Cage the Elephant Returns with Familiar Psych-rock Sound on ‘Social Cues’

Courtesy of Neil Krug

Psychedelic rock powerhouse Cage the Elephant’s fifth studio album, “Social Cues,” released April 19, further established its place in the alternative rock scene. The Kentucky natives stick to their roots with another album of thought-provoking lyrics sung in fuzzy vocals and instrumental layering.

Fading in with a quick percussion of drummer Jared Champion, fuzzed-out guitar of rhythm guitarist Brad Shultz and synthesizer of guitarist and keyboardist Matthan Minster, the album’s opener, “Broken Boy,” wakes up the listener. The fast-moving track demands attention and provides a sense of urgency. An abrupt end matches the abrasive nature of the song as a whole.

Following “Broken Boy,” the album’s title track showcases the lyrical strengths of the band. “Social Cues” addresses the pressures of being in the spotlight as lead singer Matt Shultz sings, “I don’t know if it is right to live this way, yeah / I’ll be in the back room / Tell me when it’s over / People always say, ‘Man, at least you’re on the radio.’”

“Night Running” is a breath of fresh air on the album with its reggae-inspired beats and lead guitarist Nick Bockrath’s infectious guitar riff that bookends the song. The shift could be attributed to the fact the track features the genre-bending singer Beck, who will be co-headlining a tour with Cage the Elephant this summer.

Throughout the album, there’s a lot of talk of running, but there’s no specific mention of what they’re running away from or toward. “Skin and Bones” comes close to answers with lyrics “I’ve been running for so long / All that’s left is skin and bones” expressing the toll all the running takes on one’s well being.

Leaving listeners to speculate on the nature of the chase, the band continues to present the disarray of Shultz’s mental state through the lyrics. The pressures exemplified in “Social Cues” are echoed in “Tokyo Smoke.” The short, poetic lines, “My public smile / My double face / Half in the light / Half in the shade” evoke imagery of a mask hiding one’s true self.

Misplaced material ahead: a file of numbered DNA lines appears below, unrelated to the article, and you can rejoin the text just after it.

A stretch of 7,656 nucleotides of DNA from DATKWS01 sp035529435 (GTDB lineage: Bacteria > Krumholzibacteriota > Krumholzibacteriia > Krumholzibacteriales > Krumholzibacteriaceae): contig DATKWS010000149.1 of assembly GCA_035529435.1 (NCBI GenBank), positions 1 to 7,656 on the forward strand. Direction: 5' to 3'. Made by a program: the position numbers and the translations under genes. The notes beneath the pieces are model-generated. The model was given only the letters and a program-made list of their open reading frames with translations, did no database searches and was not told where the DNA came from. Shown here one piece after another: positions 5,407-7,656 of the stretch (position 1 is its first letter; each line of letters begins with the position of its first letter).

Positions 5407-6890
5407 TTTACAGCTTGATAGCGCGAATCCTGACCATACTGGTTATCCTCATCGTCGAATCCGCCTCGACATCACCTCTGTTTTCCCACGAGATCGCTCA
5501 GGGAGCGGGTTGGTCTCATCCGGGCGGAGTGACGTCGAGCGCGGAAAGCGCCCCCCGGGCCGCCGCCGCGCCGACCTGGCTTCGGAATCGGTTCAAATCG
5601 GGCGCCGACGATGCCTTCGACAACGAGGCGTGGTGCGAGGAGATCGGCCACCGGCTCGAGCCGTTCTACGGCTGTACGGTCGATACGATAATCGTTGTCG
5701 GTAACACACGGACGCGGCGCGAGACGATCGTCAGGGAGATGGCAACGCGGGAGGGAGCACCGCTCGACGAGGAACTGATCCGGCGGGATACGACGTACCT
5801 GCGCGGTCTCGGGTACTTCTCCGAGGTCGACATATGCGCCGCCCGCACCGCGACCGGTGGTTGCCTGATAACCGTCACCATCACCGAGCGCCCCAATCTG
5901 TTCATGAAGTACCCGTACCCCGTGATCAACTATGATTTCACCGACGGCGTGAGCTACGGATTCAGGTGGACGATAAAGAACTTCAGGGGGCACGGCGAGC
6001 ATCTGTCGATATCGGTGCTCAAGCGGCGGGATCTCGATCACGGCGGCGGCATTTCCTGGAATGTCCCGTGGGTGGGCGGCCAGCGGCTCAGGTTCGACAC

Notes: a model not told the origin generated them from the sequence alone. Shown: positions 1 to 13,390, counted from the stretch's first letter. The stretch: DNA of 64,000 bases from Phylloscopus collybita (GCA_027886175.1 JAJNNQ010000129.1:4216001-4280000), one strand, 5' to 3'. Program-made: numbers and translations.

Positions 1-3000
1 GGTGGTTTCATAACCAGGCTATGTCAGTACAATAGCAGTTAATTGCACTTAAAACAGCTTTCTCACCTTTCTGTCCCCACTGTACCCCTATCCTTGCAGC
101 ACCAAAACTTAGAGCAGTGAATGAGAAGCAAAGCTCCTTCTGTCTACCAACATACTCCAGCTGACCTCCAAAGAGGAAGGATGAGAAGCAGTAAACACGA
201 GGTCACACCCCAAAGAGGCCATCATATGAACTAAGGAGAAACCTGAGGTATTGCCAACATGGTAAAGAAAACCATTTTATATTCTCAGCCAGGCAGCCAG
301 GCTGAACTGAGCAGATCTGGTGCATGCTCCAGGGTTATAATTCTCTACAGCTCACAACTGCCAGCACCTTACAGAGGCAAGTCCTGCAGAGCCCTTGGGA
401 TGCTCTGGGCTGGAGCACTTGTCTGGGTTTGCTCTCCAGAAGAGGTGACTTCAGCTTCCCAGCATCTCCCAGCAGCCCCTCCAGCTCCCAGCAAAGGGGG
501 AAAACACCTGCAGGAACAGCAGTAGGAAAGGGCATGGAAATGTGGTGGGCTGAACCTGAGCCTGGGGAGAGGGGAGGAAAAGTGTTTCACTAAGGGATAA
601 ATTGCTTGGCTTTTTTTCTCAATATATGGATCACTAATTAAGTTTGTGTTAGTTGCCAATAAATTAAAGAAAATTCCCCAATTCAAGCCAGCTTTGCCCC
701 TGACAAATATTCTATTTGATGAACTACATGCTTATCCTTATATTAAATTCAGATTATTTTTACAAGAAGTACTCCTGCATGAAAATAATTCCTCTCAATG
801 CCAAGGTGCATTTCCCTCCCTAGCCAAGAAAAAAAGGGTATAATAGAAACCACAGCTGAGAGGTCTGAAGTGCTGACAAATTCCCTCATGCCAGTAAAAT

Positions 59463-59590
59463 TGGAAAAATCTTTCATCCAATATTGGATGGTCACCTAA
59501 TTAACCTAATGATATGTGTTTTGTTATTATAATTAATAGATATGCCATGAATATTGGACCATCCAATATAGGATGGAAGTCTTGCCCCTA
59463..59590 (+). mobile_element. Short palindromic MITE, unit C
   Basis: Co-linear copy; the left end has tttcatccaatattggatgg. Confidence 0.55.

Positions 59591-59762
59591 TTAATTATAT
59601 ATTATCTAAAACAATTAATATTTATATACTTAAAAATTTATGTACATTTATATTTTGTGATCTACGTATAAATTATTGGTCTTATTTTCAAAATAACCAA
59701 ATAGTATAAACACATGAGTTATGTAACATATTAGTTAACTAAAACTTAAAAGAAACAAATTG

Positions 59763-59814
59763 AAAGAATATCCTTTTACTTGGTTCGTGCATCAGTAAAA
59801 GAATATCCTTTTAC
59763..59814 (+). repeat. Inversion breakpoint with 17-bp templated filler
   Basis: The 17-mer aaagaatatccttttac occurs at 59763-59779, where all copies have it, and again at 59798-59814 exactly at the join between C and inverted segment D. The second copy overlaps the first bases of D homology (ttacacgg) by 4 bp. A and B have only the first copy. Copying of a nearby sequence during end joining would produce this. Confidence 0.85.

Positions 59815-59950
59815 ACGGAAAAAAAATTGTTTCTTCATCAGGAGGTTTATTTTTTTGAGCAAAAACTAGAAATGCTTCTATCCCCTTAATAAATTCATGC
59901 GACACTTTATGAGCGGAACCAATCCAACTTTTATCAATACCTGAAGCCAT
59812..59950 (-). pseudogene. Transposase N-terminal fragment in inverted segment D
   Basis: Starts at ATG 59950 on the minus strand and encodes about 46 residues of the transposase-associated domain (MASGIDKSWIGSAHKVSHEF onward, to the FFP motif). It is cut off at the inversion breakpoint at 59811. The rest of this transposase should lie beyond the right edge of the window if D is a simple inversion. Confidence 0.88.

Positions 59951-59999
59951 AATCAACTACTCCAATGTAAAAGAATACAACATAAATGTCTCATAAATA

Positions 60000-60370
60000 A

Many of the tracks move quick, furthering the illusion of running. The garage rock tune, the thumping bass of bassist Daniel Tichenor and the nearly monotone verses of “House of Glass” create tension almost as if the house of glass is about to shatter.

The lead single, “Ready To Let Go,” gave fans a preview of “Social Cues.” With the Cage the Elephant sound fans have come to know and love, the song acted as an accurate representation of the album.

Though the album does have the band’s identifiable sound, bits of it end up blending together and even into the rest of the band’s discography. Drawing on the same sounds and techniques that have been used in past albums — the fuzz of 2015 album “Tell Me I’m Pretty” and the biting guitar of 2013’s “Melophobia” — creates a sense of familiarity for the listener.

Coming off of a Grammy win for Best Rock Album in 2017 for “Tell Me I’m Pretty,” it makes sense Cage the Elephant would continue with a familiar strategy, but it could leave fans a bit bored.

“Love’s The Only Way” breaks up the guitar-and-synth-filled album with a classic string section and acoustic guitar. The simplicity of the instrumentals echoes the simplicity of the titular message of the song: love is the answer.

That love may be the only thing that gives Shultz rest in his metaphorical race. Exhausted from all the running and hiding, he looks for a place “where a soul can find some sleep.”

The theme of peace and love continues in “The War Is Over.” The band takes a seemingly political stance with the track as Shultz sings, “You can build your walls / Love will tear it down” — an apparent reference to President Donald Trump’s proposal for a border wall between the United States and Mexico.

Cage the Elephant bids the listener “Goodbye” with the closing track. It was the final single before the album’s release, giving a preview into the slower side of “Social Cues.”

The somber tune takes on a deeper sadness as members posted to social media about the passing of multiple friends of the band in the past months.

Back in January, just before the band began teasing its first single, it tweeted of the passing of Kentucky-based musician Billy Swayze. At the beginning of this month, members again took to the band’s account to honor Tiger Merritt, frontman of psych rock band Morning Teleportation, days after doing the same for musician and producer Dylan Graves.

Devoting time to delicate matters, harsh instrumentals and the middle ground, “Social Cues” boasts Cage the Elephant’s variation within their unique brand of psych rock.

Despite the sonic comfort and repetition within the album and the band’s discography, it’s impressive that Cage the Elephant has been able to carve out its niche in the genre. This album only confirms Cage the Elephant is here to give the fans their fix of rock ‘n’ roll.

“Social Cues” is available to stream and buy on Spotify and iTunes. Cage the Elephant and Beck will be playing Huntington Bank Pavilion at Northerly Island (1300 S. Linn White Dr.) July 31. With Ticketmaster’s fluctuating price system, tickets are upwards of $300. They start at $90 currently on StubHub.

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